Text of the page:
This January, my grandfather passed away. It didn’t happen suddenly: my family had plenty of time to prepare to say goodbye. My grandpa’s health had been deteriorating for years, his vision and hearing were almost gone, his body fighting cancer and other diseases.
I grew up 15 minutes from my grandparents’ house, and they were a constant presence throughout my childhood and teen years. Grandpa had always been my role model: Ivy League-educated, deeply invested in his community, a Scripture scholar, longtime Bible study leader, and dedicated to his family — to me, the pinnacle of success. I’d never lost someone so close before, and I wasn’t sure what to expect.
For me, and probably because I had the immense gift of months to process and prepare for his death, losing my grandfather hasn’t been as sad as it could have been. I miss him, of course, but the grief was never all-consuming. The sadness always passed. Grief came and went over those first couple months, but it never took control or stole my life.
More recently, the loss has been less about sadness and more about a need to be surrounded by reminders of his presence. I want to carry him with me. I want to see pictures of him, to be around the things he loved, and to spend time with other people who cared about him.
My grandma has pictures of him all over her house. I have a photo set as my phone’s home screen, and a picture of us from my childhood set as the lock screen. There’s a photo of Oscar the Grouch — his favorite Sesame Street character, with many memories from my childhood — taped to my desk at work. Grandma hasn’t changed her answering machine since he died, so I still hear his voice if I call when she’s not around.
Every time I see a dandelion, I’m reminded of how Grandpa would stop to pick every single dandelion for me during my toddler era walks in the stroller. He loved eating at Denny’s more than any other restaurant, so I’ll sometimes go alone, drink coffee (his was black, I always get cream and sugar) and eat a stack of pancakes in contemplative silence.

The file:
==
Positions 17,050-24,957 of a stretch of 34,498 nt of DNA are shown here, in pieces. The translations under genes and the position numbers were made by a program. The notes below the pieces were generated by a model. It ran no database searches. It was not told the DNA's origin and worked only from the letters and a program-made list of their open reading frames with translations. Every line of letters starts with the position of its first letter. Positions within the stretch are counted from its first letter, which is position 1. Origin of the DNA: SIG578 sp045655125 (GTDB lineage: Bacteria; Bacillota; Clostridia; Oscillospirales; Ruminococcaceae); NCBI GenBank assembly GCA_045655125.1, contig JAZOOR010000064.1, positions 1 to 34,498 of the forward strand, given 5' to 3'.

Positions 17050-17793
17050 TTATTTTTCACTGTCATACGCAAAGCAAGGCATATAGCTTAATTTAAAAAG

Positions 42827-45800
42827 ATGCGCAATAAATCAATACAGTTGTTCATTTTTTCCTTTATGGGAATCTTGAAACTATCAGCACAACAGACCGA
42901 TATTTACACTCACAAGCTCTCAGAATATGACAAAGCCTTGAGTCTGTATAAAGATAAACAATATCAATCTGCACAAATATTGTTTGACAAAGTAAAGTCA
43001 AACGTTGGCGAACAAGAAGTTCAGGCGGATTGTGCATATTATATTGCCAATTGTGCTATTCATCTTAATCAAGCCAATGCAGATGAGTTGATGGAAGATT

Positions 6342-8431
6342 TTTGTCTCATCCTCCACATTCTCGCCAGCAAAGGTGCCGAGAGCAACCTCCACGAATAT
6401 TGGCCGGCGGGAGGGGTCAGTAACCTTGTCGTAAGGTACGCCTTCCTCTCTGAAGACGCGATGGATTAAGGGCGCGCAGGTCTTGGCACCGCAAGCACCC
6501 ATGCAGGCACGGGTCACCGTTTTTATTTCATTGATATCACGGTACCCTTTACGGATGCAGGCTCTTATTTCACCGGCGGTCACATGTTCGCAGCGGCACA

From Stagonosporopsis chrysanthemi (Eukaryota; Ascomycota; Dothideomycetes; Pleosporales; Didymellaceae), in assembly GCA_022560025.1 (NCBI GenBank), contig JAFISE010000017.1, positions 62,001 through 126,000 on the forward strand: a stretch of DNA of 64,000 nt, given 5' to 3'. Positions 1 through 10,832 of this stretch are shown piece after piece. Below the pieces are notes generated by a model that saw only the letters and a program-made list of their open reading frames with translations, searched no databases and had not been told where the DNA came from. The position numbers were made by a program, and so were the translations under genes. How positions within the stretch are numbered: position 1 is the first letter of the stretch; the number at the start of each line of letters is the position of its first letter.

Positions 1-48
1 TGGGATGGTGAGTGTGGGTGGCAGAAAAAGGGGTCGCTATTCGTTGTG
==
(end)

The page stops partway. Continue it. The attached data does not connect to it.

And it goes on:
The other day, I stopped to take a picture of Chex (his favorite cereal) at the grocery store — just so I could pull up the photo on my phone throughout the day and think of him. Strange? It probably seems so. But capturing simple, everyday reminders of him has been my #1 response during the 10 months since he finished his race and left us to claim the crown of righteousness that was finally in sight.
What’s odd, though, is that none of this is accompanied by feelings of deep sadness. I’m not heartbroken. I just want to be around things that remind me of him.
We’re still two months away from my first Christmas without Grandpa. I expect that will be a time when the sadness will creep back in: when the loss will feel like a loss again, not just a pull to surround myself with happy memories.
But pain is a part of this process. Loss will feel more real — palpable, present, piercing — at some times than others. I can’t guess how I’ll react, just try to experience each feeling as honestly as I can, knowing that the pain won’t last forever, but ignoring/stuffing/refusing to deal with it will only come back and bite me in the end.
In the times when we know the hurt may feel stronger, when the memories may be hard to set aside, my family has made a point of spending time together, and I hope we’ll continue to do that this Christmas season.
For now, I am in my room — clinging tight to an Oscar the Grouch pillow I sewed for his birthday last year.
I know the kind of life he lived. I know where his hope came from. I know how I want to spend my life in the years to come: informed by, but not replicating, his strength, goals, and life’s calling.
He is gone, but he will always be a part of me. Now it’s up to me to decide how I will continue to live my life, as a result.